In such a wide-ranging book, it is inevitable that there be certain contradictions: in one section, Martin comments that helping developing nations "reengineer their systems would be far more beneficial than giving financial aid to the present cesspits." Later, he writes that the poorest nations "need enough official development assistance from richer countries to reach out for the lowest rung of the development ladder." Martin opposes government bureaucracies, but it's somewhat unclear how many of the environmentally-friendly restrictions could be implemented with a small and nimble government.

These issues do not detract from the general quality of the book, however, given that its purpose is to get readers to think. If anything, the book is thought-provoking, and its lack of anti-Americanism, bitterness and venom, combined with an optimism and a faith in innovation to bring about a better world are refreshing. Martin differs from many other writers who have environmental concern by virtue of his tremendous optimism—his faith in human creativity, human ingenuity, and scientific innovation to make life better for mankind and the earth in general. Martin's book combines an apt eye for future political, technological and economic developments with environmental concern, much experience in the field of information technology and an entrepreneur's passion for technological discoveries. Those interested in environmentally-friendly capitalism will particularly enjoy this book. What, in the end, is the meaning of the 21st century? It will be to find the proper ethics and common sense to handle the remarkable technologies coming our way.



subsidizing water
If the govt would stop subsidizing water, the farmers would have all the incentive they need to install more efficient watering methods, or even to stop growing rice in deserts.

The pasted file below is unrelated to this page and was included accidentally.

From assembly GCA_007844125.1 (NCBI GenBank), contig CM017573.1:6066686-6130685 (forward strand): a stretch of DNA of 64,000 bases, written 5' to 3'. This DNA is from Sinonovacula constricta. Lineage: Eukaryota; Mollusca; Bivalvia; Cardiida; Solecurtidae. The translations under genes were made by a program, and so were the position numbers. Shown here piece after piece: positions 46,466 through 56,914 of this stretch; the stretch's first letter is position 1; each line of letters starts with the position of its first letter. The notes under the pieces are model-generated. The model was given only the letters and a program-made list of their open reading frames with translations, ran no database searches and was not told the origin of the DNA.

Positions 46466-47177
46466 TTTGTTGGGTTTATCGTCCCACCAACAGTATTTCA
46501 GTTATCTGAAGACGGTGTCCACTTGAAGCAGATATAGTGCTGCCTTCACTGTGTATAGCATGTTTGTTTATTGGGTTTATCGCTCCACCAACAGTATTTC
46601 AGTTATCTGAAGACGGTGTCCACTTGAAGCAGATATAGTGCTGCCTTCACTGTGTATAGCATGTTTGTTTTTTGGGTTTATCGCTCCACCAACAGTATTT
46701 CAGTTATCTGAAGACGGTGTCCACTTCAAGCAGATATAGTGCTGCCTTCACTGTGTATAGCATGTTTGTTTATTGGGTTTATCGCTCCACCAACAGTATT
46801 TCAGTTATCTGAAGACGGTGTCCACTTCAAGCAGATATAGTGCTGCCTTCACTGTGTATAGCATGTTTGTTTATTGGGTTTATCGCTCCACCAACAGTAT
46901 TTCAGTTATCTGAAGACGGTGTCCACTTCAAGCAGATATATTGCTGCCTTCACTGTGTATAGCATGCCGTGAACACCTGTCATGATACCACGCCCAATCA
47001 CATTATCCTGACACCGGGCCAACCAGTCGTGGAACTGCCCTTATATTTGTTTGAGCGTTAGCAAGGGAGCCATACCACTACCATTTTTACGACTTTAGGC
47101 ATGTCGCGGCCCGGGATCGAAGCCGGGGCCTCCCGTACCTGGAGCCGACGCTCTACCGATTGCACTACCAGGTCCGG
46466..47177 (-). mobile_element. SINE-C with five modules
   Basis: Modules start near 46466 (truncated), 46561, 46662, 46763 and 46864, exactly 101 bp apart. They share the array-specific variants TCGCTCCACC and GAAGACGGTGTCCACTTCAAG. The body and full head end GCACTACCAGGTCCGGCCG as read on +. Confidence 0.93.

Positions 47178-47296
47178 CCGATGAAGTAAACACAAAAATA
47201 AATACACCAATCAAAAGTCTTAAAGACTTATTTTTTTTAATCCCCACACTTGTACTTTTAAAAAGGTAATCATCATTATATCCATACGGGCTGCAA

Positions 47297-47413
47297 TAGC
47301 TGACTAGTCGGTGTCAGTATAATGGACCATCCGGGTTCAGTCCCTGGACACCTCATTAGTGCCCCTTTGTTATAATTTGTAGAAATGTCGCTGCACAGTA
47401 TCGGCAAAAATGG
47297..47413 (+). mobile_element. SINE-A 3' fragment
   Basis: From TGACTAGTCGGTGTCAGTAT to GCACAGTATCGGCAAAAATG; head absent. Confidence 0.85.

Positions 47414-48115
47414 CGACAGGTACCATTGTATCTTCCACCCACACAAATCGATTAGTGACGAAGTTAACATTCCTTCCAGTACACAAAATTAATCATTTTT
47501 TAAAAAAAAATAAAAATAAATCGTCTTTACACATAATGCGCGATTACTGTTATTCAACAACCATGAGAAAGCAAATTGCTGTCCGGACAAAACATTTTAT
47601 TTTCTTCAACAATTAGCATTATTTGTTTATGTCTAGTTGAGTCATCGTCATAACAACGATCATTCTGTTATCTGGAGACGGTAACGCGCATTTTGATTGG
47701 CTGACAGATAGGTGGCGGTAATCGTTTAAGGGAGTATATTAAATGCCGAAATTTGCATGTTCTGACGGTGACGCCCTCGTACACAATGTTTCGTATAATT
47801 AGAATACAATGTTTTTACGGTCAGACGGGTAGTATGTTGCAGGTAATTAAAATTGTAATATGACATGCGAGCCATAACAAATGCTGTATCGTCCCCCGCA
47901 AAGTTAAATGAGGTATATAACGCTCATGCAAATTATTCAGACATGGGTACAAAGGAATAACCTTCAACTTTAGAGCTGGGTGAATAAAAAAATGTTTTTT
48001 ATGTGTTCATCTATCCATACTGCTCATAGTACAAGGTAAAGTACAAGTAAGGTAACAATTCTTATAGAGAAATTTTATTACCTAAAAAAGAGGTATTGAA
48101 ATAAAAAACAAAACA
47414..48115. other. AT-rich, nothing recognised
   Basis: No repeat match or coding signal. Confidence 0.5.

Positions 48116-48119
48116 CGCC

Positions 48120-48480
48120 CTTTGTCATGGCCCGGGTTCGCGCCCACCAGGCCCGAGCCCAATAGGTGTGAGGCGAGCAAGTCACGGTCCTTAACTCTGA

Some serious technical errors
in this article. The article states that pebble bed fuel is 9.5 per cent enriched, implying that this is lower than that for conventional light water reactors. This is false. Conventional reactor fuel uses 3.5-4.5 per cent enrichment. None of this fuel is particularly useful for weapons purposes because the fuel waste contains reactor grade plutonium, not weapons grade.

It is indeed true that it is more difficult to reprocess pebble bed fuel because the uranium oxide must be extracted out of its silicon carbide shell rather than just the zircaloy cladding of conventional fuel. This is also a disadvantage, as in future we will be reprocessing more and more of our reactor fuel to make new fuel.

Finally there is a serious error in the statements in this article on meltdowns. It is not that the reactor automatically shuts down with loss of coolant and rise in temperature: it's rather that the rate of neutron capture increases, limiting the thermal power of the reactor. Hence the temperature rise has an absolute limit and that limit is lower than the melting point for the fuel. Hence, the fuel cannot melt, hence there can be no release of radiation. This by the way is not a theoretical concept. It was field tested in a pebble bed reactor in Germany more than 10 years ago.

The Season Of Generation-Choicemaker
The missing element in every human 'solution' is
an accurate definition of the creature.

The way we define 'human' determines our view of self,
others, relationships, institutions, life, and future. Many
problems in human experience are the result of false
and inaccurate definitions of humankind premised
in man-made religions and humanistic philosophies.

Human knowledge is a fraction of the whole universe.
The balance is a vast void of human ignorance. Human
reason cannot fully function in such a void; thus, the
intellect can rise no higher than the criteria by which it
perceives and measures values.

Humanism makes man his own standard of measure.
However, as with all measuring systems, a standard
must be greater than the value measured. Based on
preponderant ignorance and an egocentric carnal
nature, humanism demotes reason to the simpleton
task of excuse-making in behalf of the rule of appe-
tites, desires, feelings, emotions, and glands.

Because man, hobbled in an ego-centric predicament,
cannot invent criteria greater than himself, the humanist
lacks a predictive capability. Without instinct or trans-
cendent criteria, humanism cannot evaluate options with
foresight and vision for progression and survival. Lack-
ing foresight, man is blind to potential consequence and
is unwittingly committed to mediocrity, collectivism,